A 1960s Mobile Test Article, which NASA created as a prototype for the roving vehicles that Apollo astronauts eventually used on the moon, has been sold for scrap metal. The space artifact was recently discovered in the backyard of a home in Blountsville, Alabama, one hour south of the Marshall Space Flight Center, but by the time NASA contacted the owner it was too late.
Verdict: Space historians are not over the moon about this news.
New Orleans Paint Crew Pilfers from Historic Homes
A group of thieves disguising themselves as employees of a house-painting company have been stealing architectural details like cornices, gates, and brackets off of historic homes.
Verdict: In a city rife with inequality and incredibly rich in historic buildings, this seems tragically unsurprising.
Pro-Gentrification Vandal Attacks Artwork
An unsanctioned piece of public art that appeared last month in an vacant Houston lot and featured text bemoaning the area’s gentrification — “Urban development has swept through these streets and changed our city from what we once remember it to be” — was knocked over and had many of its letters forcibly removed with a fork.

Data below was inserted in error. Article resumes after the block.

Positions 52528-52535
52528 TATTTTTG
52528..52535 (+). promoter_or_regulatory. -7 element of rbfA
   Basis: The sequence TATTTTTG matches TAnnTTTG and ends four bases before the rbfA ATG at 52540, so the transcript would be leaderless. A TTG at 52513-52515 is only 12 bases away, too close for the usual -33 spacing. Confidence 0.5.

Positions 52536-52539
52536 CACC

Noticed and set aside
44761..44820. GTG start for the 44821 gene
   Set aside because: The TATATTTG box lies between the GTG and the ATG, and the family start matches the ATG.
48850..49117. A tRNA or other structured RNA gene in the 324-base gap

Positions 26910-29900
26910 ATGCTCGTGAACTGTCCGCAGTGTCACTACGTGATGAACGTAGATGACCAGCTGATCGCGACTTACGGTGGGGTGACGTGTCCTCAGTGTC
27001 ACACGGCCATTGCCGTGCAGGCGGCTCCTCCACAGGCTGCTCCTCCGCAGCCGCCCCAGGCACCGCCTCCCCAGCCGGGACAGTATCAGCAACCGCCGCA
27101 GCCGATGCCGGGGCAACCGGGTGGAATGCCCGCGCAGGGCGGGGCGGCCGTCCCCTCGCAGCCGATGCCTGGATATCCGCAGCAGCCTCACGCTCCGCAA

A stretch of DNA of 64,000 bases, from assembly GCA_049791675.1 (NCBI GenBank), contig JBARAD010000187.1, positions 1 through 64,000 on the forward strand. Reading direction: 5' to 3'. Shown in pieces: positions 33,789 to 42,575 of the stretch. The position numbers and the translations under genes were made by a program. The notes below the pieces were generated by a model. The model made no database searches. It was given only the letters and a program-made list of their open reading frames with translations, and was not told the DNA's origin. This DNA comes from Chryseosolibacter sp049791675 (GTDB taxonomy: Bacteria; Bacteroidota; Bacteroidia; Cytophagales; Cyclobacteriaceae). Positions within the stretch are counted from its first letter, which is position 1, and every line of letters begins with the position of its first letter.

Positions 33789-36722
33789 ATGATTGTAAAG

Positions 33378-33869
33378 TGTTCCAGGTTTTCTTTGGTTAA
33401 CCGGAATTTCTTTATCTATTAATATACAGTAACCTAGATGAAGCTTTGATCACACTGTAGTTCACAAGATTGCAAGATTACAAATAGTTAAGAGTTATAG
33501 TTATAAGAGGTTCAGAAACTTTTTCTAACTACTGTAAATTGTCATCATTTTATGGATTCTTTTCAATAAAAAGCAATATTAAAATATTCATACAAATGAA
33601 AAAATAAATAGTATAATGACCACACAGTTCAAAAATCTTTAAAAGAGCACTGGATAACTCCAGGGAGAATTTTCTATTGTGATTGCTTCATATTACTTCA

Verdict: When even unsanctioned sculpture can’t escape unscathed, you know gentrification has taken hold.
Rogue Hotel Exhibition Goes Awry
Artist Kendra Anderson was arrested at the Embassy Suites in Louisville, Kentucky, after allegedly gaining unlawful entry to the hotel and starting to set up an exhibition in its atrium.
Verdict: If any space is badly in need of an artistic intervention, it’s the common area at the Embassy Suites in Louisville.